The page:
A selection of Demorest's Magazine issues from different years

A selection of Demorest’s Magazine issues

This way the mend will not be too bulky and will not cause the paper on either side of it to break. Another consideration is the level of moisture that can be introduced to paper that does not have a great deal of absorbency and strength due to being coated and/or heavily processed.

A selection of volumes from different years

A selection of volumes from different years

The mending of these pages would require a low level of moisture in the repair adhesive. And of course, protective housing enclosures will do a world of good for these limp and fragile ephemeral objects. I look forward to sharing more about the treatment of the magazines as I move forward through the steps of the process. Please stay tuned, dear readers!

Recently I worked on the book The New School Reader:  Embracing a Comprehensive System of Instruction in the Principles of Elocution by Charles W. Sanders, A.M.  Fourth Book 1860 and when I opened to the book I found lots of eight pointed tissue stars, feathers, and slips of papers.  Each time I work on a book that contains ephemera I like to “catalog” where I have found it in the book by recording the page number on the encapsulated piece.  The ephemera may have been put there randomly or it may have some significance to the page.  This particular book contained several pieces of tissue items, two feathers, and several pieces of papers with typed phrases on them.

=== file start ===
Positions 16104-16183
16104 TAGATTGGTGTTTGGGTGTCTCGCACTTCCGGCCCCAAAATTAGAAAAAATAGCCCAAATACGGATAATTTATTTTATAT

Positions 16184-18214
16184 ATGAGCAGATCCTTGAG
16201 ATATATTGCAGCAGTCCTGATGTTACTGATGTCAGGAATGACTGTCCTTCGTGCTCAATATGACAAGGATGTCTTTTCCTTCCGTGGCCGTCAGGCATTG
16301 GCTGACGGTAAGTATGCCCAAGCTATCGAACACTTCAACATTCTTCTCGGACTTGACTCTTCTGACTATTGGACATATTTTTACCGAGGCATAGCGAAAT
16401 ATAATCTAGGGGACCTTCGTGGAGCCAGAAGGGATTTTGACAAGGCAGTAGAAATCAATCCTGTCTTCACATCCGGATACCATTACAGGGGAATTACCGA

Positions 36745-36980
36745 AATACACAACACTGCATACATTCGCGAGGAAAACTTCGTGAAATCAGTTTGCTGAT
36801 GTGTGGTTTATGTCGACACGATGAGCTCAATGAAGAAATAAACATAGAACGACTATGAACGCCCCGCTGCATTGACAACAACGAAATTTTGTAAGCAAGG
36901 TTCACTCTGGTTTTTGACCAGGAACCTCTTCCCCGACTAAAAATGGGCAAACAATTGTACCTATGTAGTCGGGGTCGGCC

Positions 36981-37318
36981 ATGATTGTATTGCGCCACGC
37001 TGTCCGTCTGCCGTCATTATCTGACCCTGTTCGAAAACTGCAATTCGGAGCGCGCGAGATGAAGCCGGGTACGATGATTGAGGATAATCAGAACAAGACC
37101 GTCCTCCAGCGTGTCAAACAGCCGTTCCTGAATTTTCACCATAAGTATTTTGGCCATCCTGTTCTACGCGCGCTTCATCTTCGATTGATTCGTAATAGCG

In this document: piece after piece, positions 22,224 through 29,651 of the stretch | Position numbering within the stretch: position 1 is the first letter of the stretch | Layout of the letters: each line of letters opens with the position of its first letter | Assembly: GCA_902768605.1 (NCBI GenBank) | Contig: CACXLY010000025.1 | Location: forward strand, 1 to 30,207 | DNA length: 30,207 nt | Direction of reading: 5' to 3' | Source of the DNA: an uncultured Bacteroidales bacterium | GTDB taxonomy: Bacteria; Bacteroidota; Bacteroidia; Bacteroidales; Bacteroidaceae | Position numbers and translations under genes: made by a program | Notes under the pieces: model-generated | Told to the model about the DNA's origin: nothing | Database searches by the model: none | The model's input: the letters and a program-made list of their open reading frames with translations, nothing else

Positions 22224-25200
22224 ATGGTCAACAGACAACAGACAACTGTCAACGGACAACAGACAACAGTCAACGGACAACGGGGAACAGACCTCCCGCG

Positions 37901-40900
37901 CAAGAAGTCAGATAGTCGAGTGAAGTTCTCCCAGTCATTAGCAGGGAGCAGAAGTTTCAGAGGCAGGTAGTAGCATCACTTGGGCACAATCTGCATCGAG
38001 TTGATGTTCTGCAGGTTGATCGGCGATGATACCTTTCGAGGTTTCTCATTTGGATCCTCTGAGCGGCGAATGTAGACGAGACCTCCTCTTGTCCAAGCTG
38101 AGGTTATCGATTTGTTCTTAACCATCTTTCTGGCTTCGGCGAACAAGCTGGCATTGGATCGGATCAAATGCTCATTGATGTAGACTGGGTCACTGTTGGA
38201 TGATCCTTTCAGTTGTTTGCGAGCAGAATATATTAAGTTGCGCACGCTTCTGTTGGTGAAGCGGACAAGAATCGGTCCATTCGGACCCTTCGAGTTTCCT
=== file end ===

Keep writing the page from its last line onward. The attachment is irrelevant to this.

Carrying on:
IMG_0833 IMG_0834

 

Here in the Preservation Lab at Iowa State University we have two very important machines when it comes to encapsulating with Mylar.  First is the Ultrasonic Welder for Polyester Encapsulation Model OT-D4 by William Minter and secondly is the Polyweld B-20 Desk-Top Sealing Unit by Conservation Resources International.  Each can be used alone with encapsulating and then there are times I like to use both welders on a project.IMG_0836 IMG_0835

 

When using the two welders I work with the Minter Welder first to secure the items on a sheet of Mylar and leave space to identify the page number it was found on along with the call number and plate number in case it gets separated from the rest of the items and book.  Then when done I use the Polyweld to weld the outer edges so they are not as “sharp” to handle and it gives it a more finished look.  Next all of the plates are put into a folder along with the call number and note stating how many plates are housed in the folder.  In this case the book needed some minor tissue repair inside yet the rest of the book is in really good shape for 1860 so I constructed a phase box for all to be contained safely together.

 

 

Earlier this month the Preservation Lab welcomed a new conservator – Sofia Barron (Sonya)!

IMG_7418